Specialty training in public health

You can train in public health as a public health specialty registrar with or without a degree in medicine

If you have a degree in a subject other than medicine (or if you have a medical degree but want to apply for training through the non-medical route) you must have a good first degree or a higher degree and a significant amount of work experience in an area relevant to public health practice.

Applicants who meet the entry requirements will be invited to take part in a selection process consisting of written tests and, subject to satisfactory performance, a face-to-face assessment. If you meet the minimum thresholds for both tests and are ranked sufficiently highly overall, you will be offered a training post.

Find out more about selection for specialty training in public health.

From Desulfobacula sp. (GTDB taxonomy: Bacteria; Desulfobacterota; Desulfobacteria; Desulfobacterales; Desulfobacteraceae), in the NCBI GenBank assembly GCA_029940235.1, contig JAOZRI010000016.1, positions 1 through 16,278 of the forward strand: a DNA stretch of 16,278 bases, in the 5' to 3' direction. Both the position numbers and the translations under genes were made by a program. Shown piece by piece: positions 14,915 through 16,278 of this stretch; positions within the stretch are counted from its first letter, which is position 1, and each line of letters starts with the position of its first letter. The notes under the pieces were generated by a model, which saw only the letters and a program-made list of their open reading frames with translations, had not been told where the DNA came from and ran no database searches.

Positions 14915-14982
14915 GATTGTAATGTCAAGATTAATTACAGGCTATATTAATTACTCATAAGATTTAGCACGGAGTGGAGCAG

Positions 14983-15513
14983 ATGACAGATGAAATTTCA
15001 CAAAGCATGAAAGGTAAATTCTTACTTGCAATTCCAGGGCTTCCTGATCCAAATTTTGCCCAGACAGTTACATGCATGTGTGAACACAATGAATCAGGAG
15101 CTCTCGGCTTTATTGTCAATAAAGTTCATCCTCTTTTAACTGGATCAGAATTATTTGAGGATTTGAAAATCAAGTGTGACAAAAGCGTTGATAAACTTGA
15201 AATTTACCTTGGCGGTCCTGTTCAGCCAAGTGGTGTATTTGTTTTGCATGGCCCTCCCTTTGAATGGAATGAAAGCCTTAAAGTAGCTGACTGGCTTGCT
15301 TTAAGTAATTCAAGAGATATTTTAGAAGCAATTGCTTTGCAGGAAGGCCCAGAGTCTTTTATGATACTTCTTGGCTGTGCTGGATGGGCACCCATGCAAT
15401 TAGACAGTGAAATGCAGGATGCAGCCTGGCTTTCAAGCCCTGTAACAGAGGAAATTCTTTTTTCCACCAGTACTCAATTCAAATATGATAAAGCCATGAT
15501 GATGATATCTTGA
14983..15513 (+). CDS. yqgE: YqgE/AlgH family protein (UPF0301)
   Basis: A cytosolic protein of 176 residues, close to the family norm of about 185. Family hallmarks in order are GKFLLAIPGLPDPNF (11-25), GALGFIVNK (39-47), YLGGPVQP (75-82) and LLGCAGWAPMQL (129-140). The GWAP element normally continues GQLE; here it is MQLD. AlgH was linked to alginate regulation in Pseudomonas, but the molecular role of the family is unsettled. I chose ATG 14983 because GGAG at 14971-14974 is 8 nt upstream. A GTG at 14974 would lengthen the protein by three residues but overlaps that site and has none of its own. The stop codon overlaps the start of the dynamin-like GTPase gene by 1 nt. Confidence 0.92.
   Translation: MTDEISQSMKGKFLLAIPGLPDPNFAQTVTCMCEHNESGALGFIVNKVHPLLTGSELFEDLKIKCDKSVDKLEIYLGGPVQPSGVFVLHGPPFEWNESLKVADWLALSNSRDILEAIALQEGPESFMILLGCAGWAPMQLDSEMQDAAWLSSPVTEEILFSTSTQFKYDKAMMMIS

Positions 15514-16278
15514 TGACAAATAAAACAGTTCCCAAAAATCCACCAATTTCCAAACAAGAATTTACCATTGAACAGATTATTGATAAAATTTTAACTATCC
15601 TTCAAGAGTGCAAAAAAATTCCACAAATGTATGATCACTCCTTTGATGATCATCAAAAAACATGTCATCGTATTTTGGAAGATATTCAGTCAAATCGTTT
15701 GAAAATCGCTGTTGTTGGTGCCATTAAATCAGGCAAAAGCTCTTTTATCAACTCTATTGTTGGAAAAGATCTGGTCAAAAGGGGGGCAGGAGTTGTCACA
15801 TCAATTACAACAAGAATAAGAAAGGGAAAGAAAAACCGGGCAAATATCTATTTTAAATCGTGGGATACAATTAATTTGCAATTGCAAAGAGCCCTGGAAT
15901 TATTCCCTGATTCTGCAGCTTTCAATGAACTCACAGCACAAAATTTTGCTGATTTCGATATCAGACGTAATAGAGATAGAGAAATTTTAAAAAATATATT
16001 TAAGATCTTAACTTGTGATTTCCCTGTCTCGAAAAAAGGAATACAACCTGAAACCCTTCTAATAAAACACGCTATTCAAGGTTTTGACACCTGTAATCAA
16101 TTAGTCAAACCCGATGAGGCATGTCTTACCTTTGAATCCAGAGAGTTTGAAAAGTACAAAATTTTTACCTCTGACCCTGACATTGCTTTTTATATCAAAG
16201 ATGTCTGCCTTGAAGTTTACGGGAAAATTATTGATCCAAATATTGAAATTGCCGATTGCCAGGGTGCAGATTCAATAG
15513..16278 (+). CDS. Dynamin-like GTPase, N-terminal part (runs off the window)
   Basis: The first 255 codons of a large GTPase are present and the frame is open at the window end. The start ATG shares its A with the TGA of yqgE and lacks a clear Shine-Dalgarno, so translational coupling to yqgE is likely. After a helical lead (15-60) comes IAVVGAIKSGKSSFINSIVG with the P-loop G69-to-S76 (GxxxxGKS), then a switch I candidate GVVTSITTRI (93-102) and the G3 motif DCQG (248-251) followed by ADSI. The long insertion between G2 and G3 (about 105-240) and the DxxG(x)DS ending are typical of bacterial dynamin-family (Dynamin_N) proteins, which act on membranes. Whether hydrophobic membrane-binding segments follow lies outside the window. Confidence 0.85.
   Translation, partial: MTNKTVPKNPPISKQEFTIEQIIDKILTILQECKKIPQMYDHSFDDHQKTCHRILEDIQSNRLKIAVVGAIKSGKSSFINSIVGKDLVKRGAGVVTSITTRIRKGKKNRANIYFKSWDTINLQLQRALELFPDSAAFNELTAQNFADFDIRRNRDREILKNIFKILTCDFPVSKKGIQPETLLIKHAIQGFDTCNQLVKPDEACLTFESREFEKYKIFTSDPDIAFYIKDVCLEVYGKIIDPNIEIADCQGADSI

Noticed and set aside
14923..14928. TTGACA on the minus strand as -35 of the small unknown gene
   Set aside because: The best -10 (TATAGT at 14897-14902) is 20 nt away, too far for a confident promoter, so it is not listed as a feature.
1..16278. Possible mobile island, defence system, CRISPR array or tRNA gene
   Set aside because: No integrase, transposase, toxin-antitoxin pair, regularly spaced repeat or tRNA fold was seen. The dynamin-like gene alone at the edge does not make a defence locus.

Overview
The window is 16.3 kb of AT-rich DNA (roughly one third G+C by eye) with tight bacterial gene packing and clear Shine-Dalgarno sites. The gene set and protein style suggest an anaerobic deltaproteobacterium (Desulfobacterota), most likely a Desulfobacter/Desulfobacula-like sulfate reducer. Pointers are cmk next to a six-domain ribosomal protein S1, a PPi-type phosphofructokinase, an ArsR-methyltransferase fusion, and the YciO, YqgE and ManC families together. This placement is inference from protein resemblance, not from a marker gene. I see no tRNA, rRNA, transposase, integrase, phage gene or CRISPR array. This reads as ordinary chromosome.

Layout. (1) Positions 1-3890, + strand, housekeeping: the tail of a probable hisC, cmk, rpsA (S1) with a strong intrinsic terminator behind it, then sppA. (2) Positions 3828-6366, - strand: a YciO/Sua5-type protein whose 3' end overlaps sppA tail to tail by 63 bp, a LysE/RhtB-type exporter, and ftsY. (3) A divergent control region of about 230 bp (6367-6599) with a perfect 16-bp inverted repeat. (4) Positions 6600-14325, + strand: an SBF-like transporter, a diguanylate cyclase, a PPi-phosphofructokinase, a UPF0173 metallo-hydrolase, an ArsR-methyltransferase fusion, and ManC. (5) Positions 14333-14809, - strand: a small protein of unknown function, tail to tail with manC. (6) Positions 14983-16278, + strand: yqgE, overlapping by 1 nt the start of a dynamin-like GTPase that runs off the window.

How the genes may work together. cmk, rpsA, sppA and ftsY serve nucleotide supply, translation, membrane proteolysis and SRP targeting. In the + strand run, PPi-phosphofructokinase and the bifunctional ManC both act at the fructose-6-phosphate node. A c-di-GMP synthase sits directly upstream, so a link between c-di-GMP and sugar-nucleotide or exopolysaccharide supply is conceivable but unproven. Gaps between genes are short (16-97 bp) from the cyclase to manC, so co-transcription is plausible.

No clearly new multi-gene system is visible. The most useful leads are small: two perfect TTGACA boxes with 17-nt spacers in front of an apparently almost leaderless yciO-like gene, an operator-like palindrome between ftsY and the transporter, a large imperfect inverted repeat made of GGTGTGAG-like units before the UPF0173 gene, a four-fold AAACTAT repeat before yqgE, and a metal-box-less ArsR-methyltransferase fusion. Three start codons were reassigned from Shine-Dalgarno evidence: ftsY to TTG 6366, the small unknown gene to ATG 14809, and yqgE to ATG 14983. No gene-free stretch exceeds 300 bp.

Play the video to hear a registrar's perspective on application to, selection for, and opportunities in specialty training in public health.

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If you're accepted on the training programme, you'll usually be employed full time for five years (or longer if part time) to complete the training. This typically includes spending one year on an academic course and four years training on the job within public health teams.

You will also have assessments in the workplace and have to pass the Faculty of Public Health membership exams.

Once your training is complete, you'll be eligible for specialist registration via the relevant professional body. You can then apply for consultant-level posts in local authorities, the NHS or other settings.

Find out more about the public health specialty training programme.

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